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Posts Tagged ‘Dionne Warwick’

Henry Matisse Blue Nudes I-II-III-IV 1952I wanted to feature some music this morning that kind of jibed with the Henri Matisse Blue Nude cut-outs above that the artist  produced in the early 1950’s.  I wasn’t sure what I wanted but I settled on something  from composer Burt Bacharach.  

Bacharach, along with lyricist Hal David, collaborated with singer Dionne Warwick a number of times back in the 1960’s when they had an amazing string of hits that didn’t really sound like anything else on the radio at the time.  It’s an unmistakable sound, light and breezy but complex and full.

When I was looking I came across this video that shows how beautifully Bacharach and Warwick worked together.  It’s interesting to see how he communicates his vision for the song to Warwick and how she responds.  It goes a long ways towards explaining why she was such a perfect vessel for his music.  The clip ends with the full recording of the song.

So, have a great Sunday and here’s Burt Bacharach and Dionne Warwick with Loneliness Remembers What Happiness Forgets.  I may steal that title at some point…

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GC Myers WIP 2014 smOnce in a great while I show my works in progress here on the blog.  I ‘m never too excited about it because  in many of the stages that are shown the work still lacks that thing, that completeness, that gives it life.  But there is a point earlier in the process where it does attain a certain sense of completion.  It’s right after the initial blocking in of the painting with red oxide paint and after the the first layers of color have given the beginnings of light to the sky.  It has a mood of its own at this juncture, a direction and a sense of the life it will have.

Outside of the final moments near the completion of the moment, this is by far my favorite stage of the process.  After this, as more layers of color are added, it devolves for a while, becoming flat and dull on the surface.  It loses any brightness.  Without this early glimpse of what it might be, these later stages might be discouraging.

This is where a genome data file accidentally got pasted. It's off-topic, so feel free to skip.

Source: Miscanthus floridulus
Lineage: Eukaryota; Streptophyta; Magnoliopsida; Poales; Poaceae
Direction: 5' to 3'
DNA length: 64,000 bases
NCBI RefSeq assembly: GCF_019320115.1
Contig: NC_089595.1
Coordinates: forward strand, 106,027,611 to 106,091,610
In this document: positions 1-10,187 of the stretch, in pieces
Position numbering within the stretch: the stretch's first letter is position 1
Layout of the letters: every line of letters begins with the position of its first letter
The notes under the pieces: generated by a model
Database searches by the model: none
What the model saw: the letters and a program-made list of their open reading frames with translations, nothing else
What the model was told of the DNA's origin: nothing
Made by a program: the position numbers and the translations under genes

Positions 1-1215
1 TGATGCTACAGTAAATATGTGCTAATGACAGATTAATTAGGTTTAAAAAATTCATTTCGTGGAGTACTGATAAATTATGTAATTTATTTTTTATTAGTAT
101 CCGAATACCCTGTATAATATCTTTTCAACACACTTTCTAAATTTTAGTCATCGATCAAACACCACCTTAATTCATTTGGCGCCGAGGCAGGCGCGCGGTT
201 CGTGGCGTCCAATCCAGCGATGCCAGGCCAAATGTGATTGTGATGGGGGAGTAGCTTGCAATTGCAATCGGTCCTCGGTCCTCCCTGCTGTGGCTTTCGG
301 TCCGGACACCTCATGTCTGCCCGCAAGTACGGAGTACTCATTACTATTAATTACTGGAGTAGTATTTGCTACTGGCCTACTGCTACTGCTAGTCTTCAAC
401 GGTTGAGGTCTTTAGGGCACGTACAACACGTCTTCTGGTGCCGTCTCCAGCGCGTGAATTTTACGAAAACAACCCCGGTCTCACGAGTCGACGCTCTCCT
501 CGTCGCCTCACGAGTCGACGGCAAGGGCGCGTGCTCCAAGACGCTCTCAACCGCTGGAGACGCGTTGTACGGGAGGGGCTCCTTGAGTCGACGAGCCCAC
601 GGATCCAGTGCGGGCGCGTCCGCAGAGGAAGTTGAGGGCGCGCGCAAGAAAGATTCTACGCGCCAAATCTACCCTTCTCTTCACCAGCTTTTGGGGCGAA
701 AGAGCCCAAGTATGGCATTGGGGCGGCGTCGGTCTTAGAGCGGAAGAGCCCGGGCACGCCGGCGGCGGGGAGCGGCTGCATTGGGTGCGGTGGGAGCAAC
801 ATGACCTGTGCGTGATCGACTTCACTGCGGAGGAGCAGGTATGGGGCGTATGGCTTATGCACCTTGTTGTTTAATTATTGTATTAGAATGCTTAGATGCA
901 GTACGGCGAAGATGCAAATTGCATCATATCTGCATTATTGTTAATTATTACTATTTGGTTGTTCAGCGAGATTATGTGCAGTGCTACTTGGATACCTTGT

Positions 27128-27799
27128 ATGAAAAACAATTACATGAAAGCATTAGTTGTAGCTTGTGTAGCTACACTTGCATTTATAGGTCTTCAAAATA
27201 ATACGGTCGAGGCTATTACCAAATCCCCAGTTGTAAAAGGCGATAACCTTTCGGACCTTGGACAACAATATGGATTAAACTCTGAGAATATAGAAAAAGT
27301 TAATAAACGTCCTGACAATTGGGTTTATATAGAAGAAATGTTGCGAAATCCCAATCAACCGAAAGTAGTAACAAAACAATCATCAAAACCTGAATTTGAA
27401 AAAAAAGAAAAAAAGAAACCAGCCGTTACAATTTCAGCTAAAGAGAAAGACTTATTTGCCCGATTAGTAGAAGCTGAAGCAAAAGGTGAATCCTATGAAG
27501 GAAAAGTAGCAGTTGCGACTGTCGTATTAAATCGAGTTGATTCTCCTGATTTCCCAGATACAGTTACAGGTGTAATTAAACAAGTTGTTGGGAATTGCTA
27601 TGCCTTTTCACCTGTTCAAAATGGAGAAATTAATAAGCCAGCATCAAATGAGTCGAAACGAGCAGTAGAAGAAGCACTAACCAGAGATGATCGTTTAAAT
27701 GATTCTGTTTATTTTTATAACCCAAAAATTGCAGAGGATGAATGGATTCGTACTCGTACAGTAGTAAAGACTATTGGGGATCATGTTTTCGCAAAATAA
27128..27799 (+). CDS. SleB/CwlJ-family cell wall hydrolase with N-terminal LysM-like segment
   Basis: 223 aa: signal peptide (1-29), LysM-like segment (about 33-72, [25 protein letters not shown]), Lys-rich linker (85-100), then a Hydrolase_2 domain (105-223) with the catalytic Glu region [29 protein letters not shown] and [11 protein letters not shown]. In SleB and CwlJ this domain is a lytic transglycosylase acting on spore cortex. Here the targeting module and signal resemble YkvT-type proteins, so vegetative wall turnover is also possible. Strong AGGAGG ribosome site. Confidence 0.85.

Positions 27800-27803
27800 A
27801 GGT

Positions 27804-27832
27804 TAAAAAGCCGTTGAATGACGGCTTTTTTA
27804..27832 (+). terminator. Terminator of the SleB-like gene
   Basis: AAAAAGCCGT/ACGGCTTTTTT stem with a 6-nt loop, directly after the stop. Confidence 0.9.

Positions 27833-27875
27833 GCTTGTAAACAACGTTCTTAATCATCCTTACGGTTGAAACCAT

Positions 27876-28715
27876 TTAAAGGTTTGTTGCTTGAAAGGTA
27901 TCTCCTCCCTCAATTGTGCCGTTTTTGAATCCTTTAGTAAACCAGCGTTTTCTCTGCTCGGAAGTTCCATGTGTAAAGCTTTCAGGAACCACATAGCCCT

This early stage is one where I sometimes find myself wanting to stop, to go no further and just let it be as it is.  But I always seem to push past this and move on to the fuller version that has more color and a bit more polish.   I may show a few more stages along the way until the final version emerges.  By the way, this a 24″ by 48″ canvas.

Being Sunday morning, it’s time for a little music.  I have had an old Burt Bacharach song in my head for a few days, one from his heyday with Hal David where they churned out an amazing string of hits for Dionne Warwick in the early 60’s.  His music always has a distinctive sound and feel.  There is a coolness  and lightness in the sound of  much of his music that I can’t fully describe and Warwick’s strong but delicate phrasing fits it like a glove in these songs.  I guess that’s why it sticks in my mind so well.  Here’s Walk On By from Dionne Warwick.  A little coolness for what I hope will be a great Sunday for you.

 

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GC Myers- Time TravelerI finished this new painting, 18″ by 26″  on paper, a few days ago and have been regularly taking it in as it sits in my studio, waiting to be framed for my upcoming show, Traveler, at the Principle Gallery.  I think I am calling this piece Time Traveler but it’s still up in the air as I ponder it for a few more days.

It’s one of a few pieces that will be in this show that are from the Strata series, which are similar to my Archaeology pieces but more focused on the patterns and colors of the underground layers and boulders rather than on artifacts.  I like this mix of the straight representation of the Red Tree in the top half  set against the organic and almost abstract forms of the lower half, giving it a striking visual contrast while still maintaining  harmony.

I normally don’t like to dwell on technique here but  this is also a little technically different from my typical work.  I normally work in one of two ways–in a  reductive manner, where the paint is applied very wet, in puddles,  then removed leaving a transparent and luminous surface or in a more traditional additive manner in which paint is applied in layers building from dark to light.  Usually one one process is used in a piece but the Strata series allows me to easily mix the methods which adds to the visual contrast between the upper and lowers segments.

As I continue to consider this piece, I thought I would play a song this Sunday morning that mentions time.  I thought I would play Time Is On My Side which was a big hit for the Rolling Stones in 1964.  I always assumed it was written by Jagger and Richards but it was actually a cover.  The song was written my Jerry Ragavoy under the pseudonym Norman Meade.  It was first recorded by jazz trombonist Kai Winding in 1963 with the only lyrics being Time is on my side sung by back-up singers Dionne Warwick and Cissy Houston.  It’s an interesting version that I am including below but I really wanted to focus on the version from the Soul Queen of New Orleans, Irma Thomas, which was released around the same time as the Stones’ version.  It has the added lyrics that most of us know and is just a dynamite performance.

Enjoy and have a great Sunday!

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